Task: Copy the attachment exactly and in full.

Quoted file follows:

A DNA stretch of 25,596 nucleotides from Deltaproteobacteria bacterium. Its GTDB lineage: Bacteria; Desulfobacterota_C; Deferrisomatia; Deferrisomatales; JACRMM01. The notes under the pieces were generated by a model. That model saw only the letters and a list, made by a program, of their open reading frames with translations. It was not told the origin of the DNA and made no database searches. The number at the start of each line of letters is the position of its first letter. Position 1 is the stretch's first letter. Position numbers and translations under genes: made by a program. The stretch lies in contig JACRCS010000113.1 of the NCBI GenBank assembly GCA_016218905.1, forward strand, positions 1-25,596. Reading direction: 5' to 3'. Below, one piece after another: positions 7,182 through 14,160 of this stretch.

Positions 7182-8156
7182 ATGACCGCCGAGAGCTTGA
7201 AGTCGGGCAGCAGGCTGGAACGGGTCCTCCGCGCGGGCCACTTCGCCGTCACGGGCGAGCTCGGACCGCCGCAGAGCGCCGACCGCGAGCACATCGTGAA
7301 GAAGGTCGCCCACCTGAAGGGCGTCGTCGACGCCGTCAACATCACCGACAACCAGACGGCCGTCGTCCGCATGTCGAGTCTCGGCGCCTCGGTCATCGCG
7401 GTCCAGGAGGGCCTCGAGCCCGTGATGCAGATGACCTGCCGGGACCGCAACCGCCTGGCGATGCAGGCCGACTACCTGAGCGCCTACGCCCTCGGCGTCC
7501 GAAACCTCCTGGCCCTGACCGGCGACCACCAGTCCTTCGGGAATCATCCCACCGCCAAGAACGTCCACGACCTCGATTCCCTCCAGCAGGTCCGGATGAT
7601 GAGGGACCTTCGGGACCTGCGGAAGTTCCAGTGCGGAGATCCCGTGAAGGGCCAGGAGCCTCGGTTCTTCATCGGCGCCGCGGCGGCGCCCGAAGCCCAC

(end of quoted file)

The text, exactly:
A DNA stretch of 25,596 nucleotides from Deltaproteobacteria bacterium. Its GTDB lineage: Bacteria; Desulfobacterota_C; Deferrisomatia; Deferrisomatales; JACRMM01. The notes under the pieces were generated by a model. That model saw only the letters and a list, made by a program, of their open reading frames with translations. It was not told the origin of the DNA and made no database searches. The number at the start of each line of letters is the position of its first letter. Position 1 is the stretch's first letter. Position numbers and translations under genes: made by a program. The stretch lies in contig JACRCS010000113.1 of the NCBI GenBank assembly GCA_016218905.1, forward strand, positions 1-25,596. Reading direction: 5' to 3'. Below, one piece after another: positions 7,182 through 14,160 of this stretch.

Positions 7182-8156
7182 ATGACCGCCGAGAGCTTGA
7201 AGTCGGGCAGCAGGCTGGAACGGGTCCTCCGCGCGGGCCACTTCGCCGTCACGGGCGAGCTCGGACCGCCGCAGAGCGCCGACCGCGAGCACATCGTGAA
7301 GAAGGTCGCCCACCTGAAGGGCGTCGTCGACGCCGTCAACATCACCGACAACCAGACGGCCGTCGTCCGCATGTCGAGTCTCGGCGCCTCGGTCATCGCG
7401 GTCCAGGAGGGCCTCGAGCCCGTGATGCAGATGACCTGCCGGGACCGCAACCGCCTGGCGATGCAGGCCGACTACCTGAGCGCCTACGCCCTCGGCGTCC
7501 GAAACCTCCTGGCCCTGACCGGCGACCACCAGTCCTTCGGGAATCATCCCACCGCCAAGAACGTCCACGACCTCGATTCCCTCCAGCAGGTCCGGATGAT
7601 GAGGGACCTTCGGGACCTGCGGAAGTTCCAGTGCGGAGATCCCGTGAAGGGCCAGGAGCCTCGGTTCTTCATCGGCGCCGCGGCGGCGCCCGAAGCCCAC